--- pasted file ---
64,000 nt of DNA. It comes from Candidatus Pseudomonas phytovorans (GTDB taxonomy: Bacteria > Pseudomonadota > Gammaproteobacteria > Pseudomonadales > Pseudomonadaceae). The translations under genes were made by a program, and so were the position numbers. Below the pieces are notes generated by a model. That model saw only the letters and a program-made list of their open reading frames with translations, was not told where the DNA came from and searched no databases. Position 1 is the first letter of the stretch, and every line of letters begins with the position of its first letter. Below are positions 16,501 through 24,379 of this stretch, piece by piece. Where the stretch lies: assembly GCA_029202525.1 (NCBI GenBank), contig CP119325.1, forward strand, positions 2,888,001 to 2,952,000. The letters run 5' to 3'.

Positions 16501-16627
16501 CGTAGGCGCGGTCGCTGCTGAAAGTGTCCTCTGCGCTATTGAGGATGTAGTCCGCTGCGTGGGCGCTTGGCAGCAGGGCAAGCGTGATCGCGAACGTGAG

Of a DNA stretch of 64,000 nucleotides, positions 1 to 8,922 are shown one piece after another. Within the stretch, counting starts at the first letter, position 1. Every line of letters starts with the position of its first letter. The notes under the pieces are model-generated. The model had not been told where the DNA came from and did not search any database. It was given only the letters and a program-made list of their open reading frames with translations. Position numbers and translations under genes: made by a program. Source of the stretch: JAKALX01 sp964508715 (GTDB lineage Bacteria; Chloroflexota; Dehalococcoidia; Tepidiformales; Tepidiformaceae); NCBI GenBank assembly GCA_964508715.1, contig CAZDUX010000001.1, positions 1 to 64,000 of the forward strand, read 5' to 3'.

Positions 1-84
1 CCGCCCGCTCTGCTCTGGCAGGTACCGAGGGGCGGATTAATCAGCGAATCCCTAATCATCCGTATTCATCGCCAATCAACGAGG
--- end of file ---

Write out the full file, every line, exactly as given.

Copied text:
64,000 nt of DNA. It comes from Candidatus Pseudomonas phytovorans (GTDB taxonomy: Bacteria > Pseudomonadota > Gammaproteobacteria > Pseudomonadales > Pseudomonadaceae). The translations under genes were made by a program, and so were the position numbers. Below the pieces are notes generated by a model. That model saw only the letters and a program-made list of their open reading frames with translations, was not told where the DNA came from and searched no databases. Position 1 is the first letter of the stretch, and every line of letters begins with the position of its first letter. Below are positions 16,501 through 24,379 of this stretch, piece by piece. Where the stretch lies: assembly GCA_029202525.1 (NCBI GenBank), contig CP119325.1, forward strand, positions 2,888,001 to 2,952,000. The letters run 5' to 3'.

Positions 16501-16627
16501 CGTAGGCGCGGTCGCTGCTGAAAGTGTCCTCTGCGCTATTGAGGATGTAGTCCGCTGCGTGGGCGCTTGGCAGCAGGGCAAGCGTGATCGCGAACGTGAG

Of a DNA stretch of 64,000 nucleotides, positions 1 to 8,922 are shown one piece after another. Within the stretch, counting starts at the first letter, position 1. Every line of letters starts with the position of its first letter. The notes under the pieces are model-generated. The model had not been told where the DNA came from and did not search any database. It was given only the letters and a program-made list of their open reading frames with translations. Position numbers and translations under genes: made by a program. Source of the stretch: JAKALX01 sp964508715 (GTDB lineage Bacteria; Chloroflexota; Dehalococcoidia; Tepidiformales; Tepidiformaceae); NCBI GenBank assembly GCA_964508715.1, contig CAZDUX010000001.1, positions 1 to 64,000 of the forward strand, read 5' to 3'.

Positions 1-84
1 CCGCCCGCTCTGCTCTGGCAGGTACCGAGGGGCGGATTAATCAGCGAATCCCTAATCATCCGTATTCATCGCCAATCAACGAGG